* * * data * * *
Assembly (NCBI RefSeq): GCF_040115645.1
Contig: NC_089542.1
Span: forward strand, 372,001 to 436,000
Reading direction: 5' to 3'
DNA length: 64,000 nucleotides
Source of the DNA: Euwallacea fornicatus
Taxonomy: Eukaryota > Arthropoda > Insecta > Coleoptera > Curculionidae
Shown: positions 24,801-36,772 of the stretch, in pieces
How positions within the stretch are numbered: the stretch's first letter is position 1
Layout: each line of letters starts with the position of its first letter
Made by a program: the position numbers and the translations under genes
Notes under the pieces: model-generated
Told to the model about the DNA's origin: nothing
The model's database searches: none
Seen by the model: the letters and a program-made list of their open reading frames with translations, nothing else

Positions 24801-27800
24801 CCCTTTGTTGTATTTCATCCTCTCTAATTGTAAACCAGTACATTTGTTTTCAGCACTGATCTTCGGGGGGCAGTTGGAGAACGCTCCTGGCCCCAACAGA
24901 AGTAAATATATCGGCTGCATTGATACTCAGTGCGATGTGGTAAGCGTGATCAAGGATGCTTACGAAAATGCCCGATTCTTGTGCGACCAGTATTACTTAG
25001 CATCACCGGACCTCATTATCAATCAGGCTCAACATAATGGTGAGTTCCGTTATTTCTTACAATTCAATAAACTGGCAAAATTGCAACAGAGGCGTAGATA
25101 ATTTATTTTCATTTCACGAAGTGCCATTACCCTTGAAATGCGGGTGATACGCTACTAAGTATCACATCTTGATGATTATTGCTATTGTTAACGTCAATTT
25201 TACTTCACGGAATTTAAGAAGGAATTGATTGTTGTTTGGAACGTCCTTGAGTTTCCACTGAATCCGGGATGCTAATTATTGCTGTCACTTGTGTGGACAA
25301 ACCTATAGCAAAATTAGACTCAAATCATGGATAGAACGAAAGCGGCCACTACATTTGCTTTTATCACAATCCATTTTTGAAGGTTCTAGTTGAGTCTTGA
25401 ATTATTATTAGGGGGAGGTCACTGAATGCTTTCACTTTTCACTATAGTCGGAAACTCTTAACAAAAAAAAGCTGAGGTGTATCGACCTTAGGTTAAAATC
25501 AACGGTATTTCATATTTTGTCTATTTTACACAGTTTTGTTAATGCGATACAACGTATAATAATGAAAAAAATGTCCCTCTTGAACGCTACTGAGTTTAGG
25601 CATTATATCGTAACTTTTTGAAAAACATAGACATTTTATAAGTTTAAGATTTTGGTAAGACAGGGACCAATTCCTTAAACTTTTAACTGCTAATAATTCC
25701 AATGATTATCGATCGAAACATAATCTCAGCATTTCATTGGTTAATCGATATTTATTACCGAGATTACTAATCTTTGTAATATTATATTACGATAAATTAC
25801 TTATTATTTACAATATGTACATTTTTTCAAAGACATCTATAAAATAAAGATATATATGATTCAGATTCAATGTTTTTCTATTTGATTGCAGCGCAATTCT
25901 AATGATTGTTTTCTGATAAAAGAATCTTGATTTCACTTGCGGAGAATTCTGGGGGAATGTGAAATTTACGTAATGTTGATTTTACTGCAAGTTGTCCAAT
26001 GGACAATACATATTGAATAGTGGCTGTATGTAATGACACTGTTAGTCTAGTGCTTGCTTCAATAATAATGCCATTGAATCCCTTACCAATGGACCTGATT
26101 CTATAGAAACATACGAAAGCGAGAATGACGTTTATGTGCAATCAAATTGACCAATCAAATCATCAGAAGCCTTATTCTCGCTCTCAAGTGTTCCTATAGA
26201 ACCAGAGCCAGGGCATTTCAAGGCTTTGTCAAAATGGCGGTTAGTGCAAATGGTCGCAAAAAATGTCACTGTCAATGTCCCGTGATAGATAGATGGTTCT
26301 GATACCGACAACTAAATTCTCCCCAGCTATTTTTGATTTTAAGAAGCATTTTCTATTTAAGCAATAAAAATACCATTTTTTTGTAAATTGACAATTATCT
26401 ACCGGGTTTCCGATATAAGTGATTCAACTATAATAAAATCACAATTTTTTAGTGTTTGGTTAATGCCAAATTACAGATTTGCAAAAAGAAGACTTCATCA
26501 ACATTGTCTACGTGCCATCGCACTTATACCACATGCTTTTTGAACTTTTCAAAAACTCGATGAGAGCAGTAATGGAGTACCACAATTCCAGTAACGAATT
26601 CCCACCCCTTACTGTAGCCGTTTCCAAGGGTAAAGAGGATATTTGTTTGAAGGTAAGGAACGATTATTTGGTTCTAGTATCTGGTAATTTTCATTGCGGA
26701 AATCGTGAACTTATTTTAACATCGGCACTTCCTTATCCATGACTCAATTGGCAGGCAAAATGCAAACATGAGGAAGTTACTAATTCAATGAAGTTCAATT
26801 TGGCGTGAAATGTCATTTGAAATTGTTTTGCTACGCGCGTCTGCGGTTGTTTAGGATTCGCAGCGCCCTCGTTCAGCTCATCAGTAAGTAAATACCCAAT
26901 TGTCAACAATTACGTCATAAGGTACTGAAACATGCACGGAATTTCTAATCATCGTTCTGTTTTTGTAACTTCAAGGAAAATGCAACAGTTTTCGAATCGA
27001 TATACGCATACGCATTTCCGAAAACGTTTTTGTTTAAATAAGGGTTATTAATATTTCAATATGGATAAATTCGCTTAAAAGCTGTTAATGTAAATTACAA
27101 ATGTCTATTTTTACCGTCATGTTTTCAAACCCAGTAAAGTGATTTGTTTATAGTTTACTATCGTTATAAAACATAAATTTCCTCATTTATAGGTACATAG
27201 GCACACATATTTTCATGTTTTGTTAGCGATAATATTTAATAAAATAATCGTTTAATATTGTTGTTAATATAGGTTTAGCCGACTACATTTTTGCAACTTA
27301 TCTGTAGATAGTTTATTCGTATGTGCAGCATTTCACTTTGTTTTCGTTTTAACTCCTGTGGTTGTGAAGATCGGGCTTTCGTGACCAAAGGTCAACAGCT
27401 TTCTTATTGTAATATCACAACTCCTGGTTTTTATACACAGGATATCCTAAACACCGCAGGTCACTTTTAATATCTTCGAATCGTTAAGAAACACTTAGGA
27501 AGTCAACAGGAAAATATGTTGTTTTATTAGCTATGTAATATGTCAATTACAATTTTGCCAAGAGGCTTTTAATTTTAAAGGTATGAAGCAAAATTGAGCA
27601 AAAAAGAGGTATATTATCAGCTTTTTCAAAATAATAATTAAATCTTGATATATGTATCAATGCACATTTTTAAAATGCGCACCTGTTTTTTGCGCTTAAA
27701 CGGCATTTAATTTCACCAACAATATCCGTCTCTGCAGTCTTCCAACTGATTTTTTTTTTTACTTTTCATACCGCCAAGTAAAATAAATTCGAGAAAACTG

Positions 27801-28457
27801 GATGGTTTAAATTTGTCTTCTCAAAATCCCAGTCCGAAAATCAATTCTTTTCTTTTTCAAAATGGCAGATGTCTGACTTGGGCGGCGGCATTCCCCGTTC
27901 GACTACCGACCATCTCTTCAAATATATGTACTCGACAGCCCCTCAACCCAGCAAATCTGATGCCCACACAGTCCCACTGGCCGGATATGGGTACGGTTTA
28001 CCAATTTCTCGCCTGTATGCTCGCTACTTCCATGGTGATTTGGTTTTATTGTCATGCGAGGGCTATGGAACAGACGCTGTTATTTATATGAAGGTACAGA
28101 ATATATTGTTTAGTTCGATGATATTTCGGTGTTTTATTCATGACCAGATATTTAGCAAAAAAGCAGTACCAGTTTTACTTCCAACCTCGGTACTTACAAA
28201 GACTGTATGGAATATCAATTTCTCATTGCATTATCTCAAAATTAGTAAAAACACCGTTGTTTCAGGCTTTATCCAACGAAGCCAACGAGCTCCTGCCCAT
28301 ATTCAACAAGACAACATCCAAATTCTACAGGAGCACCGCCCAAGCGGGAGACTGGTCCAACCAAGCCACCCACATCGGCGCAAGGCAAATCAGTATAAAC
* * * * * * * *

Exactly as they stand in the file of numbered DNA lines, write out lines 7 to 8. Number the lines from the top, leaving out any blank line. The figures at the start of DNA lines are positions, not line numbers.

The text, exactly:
Taxonomy: Eukaryota > Arthropoda > Insecta > Coleoptera > Curculionidae
Shown: positions 24,801-36,772 of the stretch, in pieces